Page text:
Depending on the make and model of your car, buying new windshield wipers can run you $50–61 for parts and labor.5 While that seems like a hefty price tag for something so small, this is another time when safety is the priority. After all, if you can’t see the road, you really shouldn’t be driving. It. Isn’t. Safe. Repairing or replacing your car after a crash will cost you way more than new wipers.

7. Get your tires rotated.

Did you know you can easily extend the life of your tires just by rotating them every so often? It’s true! The tires on your car don’t wear down the same way. When you rotate them regularly, they’ll last longer and you’ll save around $187 a tire, which is nearly $748 for a brand-new set of four.

8. Check the shocks, springs and struts (aka the suspension system).

The suspension system is one of those intricate parts of your car that you probably don’t think about—until it stops doing its job and makes your ride bouncier than a trampoline park. If you find that one of the shocks needs to be replaced, go ahead and replace all four of them. Yeah, it sucks, but it’s better in the long run for the overall life and well-being of your car.

9. Check your coolant.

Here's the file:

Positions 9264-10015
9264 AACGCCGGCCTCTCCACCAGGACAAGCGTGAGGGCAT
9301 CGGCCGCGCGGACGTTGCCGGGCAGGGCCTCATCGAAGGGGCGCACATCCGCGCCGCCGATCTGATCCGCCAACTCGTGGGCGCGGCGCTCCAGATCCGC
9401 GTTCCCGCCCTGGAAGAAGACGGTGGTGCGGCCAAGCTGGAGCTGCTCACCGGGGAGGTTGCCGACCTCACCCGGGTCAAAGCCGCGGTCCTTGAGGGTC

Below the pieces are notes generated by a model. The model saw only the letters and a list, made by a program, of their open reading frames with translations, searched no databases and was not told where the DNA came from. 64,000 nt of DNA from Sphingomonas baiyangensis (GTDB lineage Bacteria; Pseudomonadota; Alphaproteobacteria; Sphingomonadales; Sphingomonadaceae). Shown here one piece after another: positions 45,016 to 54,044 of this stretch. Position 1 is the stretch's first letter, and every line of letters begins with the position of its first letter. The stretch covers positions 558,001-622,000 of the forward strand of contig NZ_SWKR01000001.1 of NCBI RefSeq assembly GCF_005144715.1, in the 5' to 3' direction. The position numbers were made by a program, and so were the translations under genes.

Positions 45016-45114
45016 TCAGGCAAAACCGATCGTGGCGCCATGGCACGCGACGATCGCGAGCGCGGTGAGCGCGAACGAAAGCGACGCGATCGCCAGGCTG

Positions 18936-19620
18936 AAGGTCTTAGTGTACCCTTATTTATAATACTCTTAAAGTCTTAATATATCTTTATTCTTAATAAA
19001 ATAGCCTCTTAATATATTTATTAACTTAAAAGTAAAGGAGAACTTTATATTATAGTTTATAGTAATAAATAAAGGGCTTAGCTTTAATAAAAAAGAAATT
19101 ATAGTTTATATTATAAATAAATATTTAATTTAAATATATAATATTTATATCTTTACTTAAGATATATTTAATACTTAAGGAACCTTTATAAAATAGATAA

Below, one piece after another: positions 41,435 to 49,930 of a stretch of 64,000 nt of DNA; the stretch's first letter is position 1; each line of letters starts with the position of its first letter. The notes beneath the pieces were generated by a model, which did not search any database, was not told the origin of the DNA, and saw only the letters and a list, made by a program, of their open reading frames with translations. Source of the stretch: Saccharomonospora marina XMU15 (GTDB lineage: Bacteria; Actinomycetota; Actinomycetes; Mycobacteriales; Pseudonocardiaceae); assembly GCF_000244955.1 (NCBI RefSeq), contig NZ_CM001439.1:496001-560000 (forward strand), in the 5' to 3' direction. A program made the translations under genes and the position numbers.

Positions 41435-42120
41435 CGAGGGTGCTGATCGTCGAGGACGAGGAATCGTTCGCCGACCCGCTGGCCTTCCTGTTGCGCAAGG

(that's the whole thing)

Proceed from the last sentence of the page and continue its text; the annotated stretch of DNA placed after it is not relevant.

If you don’t stay on top of changing your coolant, you run the risk of serious corrosion inside your car. Which is both gross and damaging. The coolant affects everything from the heater and air conditioner to the radiator and water pump. For something that impacts that much of your car’s overall health, you don’t want to skip the maintenance on this one.

10. Check your spark plugs.

If your engine is giving you trouble, one of the common reasons (and easy fixes) is the spark plugs. And guess what? A spark plug generally costs less than $10! What a small price to pay to avoid a major engine overhaul—because replacing that sucker starts at about $4,000. Yuck.

11. Inspect your belts and hoses.

Giving your belts and hoses a once-over can save you from a huge mechanic bill later down the road. Worn-down belts can cause other damage to essential parts of your car. And if you have a weak radiator hose, it could go belly-up completely, which would cause your engine to overheat and not run at all. And running is kind of a car engine’s main job.

12. Check your headlights, turn signals, brake and parking lights.

Tickets are expensive and can jack up your car insurance costs. Also, your lights are another important safety feature. They help you see and communicate with other drivers. Skip the tickets. Stay safe. Check your lights.